Online grocery sales declined 3.8% in April compared to the previous year to reach $8.1 billion, according to a new survey by Brick Meets Click.
Declining order volume, combined with a smaller shopper base, is driving the drop in sales.
The survey, conducted by Brick Meets Click and sponsored by Mercatus, included 1,746 adults who handle the household’s grocery shopping in April.
Delivery-related sales saw the steepest declines—nearly 6% compared to last year—and accounted for nearly half of the decline in total year-over-year sales. The category, which includes orders received from a first- or third-party provider like Instacart or the retailer itself, was responsible for about one-third of total online grocery sales in April.
Pickup, the largest online grocery segment with almost half of total sales, declined by less than 3% versus the prior year. Pickup, or curbside, includes orders that are received by customers inside or outside a store or at a designated location/locker.
Ship-to-home orders, which are received via common or contract carriers like UPS or FedEx, represented the smallest category, clocking in at just over one-fifth of sales in April. Ship-to-home sales declined 3% in April compared to last year.
"It’s no surprise that inflation is affecting where and how people shop online for groceries," David Bishop, partner at Brick Meets Click, said. "Some customers may now find pickup a more attractive service since it can help them avoid the higher incremental costs associated with delivery, and others may choose to simply move more of their transactions back into the store."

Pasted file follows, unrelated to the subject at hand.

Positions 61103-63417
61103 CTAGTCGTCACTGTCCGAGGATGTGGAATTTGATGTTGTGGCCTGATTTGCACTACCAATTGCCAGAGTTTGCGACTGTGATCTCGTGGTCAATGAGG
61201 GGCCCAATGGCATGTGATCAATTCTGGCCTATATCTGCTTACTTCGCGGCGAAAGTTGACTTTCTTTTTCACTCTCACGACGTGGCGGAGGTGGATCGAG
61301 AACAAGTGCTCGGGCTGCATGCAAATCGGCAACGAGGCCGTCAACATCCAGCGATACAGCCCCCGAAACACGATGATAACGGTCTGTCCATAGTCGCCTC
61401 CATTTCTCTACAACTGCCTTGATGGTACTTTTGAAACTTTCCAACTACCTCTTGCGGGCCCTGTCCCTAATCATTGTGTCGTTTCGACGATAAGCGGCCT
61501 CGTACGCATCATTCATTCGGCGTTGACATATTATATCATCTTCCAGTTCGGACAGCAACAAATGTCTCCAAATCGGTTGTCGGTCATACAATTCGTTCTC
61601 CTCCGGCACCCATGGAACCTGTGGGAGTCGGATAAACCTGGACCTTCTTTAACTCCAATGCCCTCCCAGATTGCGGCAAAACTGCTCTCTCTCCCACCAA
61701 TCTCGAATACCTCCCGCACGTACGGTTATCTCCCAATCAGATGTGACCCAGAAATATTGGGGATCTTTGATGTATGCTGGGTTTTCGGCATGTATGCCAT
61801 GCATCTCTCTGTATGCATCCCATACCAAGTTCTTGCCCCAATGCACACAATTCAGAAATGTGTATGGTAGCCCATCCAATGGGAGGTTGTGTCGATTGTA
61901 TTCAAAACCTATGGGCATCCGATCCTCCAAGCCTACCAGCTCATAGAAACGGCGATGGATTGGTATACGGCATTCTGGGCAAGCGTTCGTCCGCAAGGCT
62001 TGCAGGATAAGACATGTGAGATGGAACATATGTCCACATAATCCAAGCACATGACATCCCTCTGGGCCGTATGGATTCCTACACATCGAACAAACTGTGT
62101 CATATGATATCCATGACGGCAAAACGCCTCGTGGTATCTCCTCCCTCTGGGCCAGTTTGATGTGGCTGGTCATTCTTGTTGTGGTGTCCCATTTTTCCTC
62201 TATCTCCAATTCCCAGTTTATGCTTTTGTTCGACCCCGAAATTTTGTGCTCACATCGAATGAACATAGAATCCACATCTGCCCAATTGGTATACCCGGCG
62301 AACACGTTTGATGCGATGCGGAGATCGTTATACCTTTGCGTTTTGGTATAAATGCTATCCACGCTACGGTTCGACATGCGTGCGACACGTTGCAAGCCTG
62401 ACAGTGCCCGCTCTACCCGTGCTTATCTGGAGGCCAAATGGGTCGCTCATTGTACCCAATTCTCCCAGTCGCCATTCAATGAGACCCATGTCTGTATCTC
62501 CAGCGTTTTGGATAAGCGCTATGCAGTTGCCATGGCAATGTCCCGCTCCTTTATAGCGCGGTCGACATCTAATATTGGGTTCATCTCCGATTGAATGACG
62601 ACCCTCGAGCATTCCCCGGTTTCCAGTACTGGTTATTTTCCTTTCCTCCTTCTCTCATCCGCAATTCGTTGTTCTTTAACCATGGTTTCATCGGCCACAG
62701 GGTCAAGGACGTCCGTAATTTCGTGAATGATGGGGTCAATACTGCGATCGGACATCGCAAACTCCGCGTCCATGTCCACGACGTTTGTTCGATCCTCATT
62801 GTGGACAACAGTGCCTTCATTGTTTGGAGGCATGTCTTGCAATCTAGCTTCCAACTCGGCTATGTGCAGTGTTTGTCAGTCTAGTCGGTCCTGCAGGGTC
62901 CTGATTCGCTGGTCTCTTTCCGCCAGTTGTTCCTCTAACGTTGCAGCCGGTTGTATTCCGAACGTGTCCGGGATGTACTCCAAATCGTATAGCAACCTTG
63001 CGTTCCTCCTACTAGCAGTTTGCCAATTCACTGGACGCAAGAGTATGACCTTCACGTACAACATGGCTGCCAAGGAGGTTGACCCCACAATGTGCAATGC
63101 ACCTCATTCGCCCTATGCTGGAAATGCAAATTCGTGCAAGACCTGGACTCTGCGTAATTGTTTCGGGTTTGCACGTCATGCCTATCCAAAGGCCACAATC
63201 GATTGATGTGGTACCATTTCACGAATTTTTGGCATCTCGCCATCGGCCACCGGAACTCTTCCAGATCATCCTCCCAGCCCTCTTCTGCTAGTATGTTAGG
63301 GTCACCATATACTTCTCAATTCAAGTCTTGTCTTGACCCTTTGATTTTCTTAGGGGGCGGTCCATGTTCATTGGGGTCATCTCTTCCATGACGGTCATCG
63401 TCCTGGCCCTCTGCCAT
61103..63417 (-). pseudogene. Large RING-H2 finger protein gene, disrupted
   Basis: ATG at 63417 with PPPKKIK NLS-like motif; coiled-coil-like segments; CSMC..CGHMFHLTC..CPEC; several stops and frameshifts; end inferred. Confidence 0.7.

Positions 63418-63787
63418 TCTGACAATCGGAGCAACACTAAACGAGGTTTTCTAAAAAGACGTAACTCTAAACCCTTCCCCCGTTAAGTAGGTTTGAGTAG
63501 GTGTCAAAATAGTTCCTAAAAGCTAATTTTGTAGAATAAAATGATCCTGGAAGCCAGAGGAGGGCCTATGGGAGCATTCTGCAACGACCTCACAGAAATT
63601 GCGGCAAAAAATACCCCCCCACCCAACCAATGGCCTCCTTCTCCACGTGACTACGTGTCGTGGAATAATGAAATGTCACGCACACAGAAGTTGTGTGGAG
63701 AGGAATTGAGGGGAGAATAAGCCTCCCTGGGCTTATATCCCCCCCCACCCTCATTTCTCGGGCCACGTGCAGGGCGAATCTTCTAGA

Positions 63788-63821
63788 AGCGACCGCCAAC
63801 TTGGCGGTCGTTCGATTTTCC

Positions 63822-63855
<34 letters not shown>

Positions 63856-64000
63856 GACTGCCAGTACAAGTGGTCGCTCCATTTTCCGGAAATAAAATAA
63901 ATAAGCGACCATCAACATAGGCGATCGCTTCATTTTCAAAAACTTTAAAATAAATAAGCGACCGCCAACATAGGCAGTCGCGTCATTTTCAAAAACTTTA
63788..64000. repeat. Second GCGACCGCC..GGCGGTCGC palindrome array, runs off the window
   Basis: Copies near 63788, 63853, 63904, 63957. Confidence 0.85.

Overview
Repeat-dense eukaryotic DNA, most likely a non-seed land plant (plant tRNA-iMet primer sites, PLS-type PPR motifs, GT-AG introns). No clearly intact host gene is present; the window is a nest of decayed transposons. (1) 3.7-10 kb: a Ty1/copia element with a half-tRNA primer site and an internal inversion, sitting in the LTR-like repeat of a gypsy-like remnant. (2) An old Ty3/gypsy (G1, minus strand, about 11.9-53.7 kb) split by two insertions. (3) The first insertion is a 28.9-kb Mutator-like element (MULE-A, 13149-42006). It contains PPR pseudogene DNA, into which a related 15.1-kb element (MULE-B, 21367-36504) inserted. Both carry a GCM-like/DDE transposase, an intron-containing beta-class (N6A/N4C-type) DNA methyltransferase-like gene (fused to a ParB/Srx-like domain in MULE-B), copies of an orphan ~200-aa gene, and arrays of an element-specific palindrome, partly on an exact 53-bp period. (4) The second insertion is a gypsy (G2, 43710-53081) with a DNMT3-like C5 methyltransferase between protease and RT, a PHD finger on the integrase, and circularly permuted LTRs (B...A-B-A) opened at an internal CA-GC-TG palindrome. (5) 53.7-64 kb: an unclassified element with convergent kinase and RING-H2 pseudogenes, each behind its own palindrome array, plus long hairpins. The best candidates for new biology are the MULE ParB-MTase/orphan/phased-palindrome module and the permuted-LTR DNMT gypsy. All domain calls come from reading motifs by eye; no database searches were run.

The survey found total order volume dropped 5.8% in April compared to the previous year, caused by declines in order frequency and a modest drop in the monthly active user (MAU) base.
All categories—delivery, pickup and ship-to-home—saw drops in order volume.
In delivery and ship-to-home categories, increases in average order value (AOV) helped to mitigate declines in order volume. Delivery order volume declined 11% in April compared to the previous year, while the segment’s AOV jumped 6% to $84. Ship-to-home order volume dropped nearly 6%, while the AOV increased by almost 3% to $47.
Volume decline in both categories was the result of fewer monthly users, the survey found. The MAU base for delivery and ship-to-home shrunk 9% and 2%, respectively, over the past year. MAUs also received 4% fewer ship-to-home orders during April.
Pickup also saw a drop in order volume of 2% in April compared to the previous year. But, unlike the other two segments, pickup reported a nominal drop in AOV of approximately 70 basis points to $81.
The MAU base for pickup, too, shrunk by about 3%, the survey found. Order frequency among pickup MAUs was unchanged.
Cost, the survey results suggest, is a key factor driving declining online grocery sales. Mass retail customers were 34% more likely than grocery customers to cite cost (i.e., not paying more than necessary) as the most important factor when deciding where to buy groceries online. When selecting how to receive online orders, pickup customers who used grocery or mass retail were 18% and 11%, respectively, more likely to prioritize cost compared to delivery customers.
Certain food product categories sold online, such as ready-to-eat cereals, have also been hit by the impacts of inflation.
Rachel Adams joined Informa’s Health & Nutrition Network in 2013. Her career in the natural products industry started with a food and beverage focus before transitioning into her role as managing editor of Natural Products INSIDER, where she covered the dietary supplement industry. Adams left Informa Markets in 2019.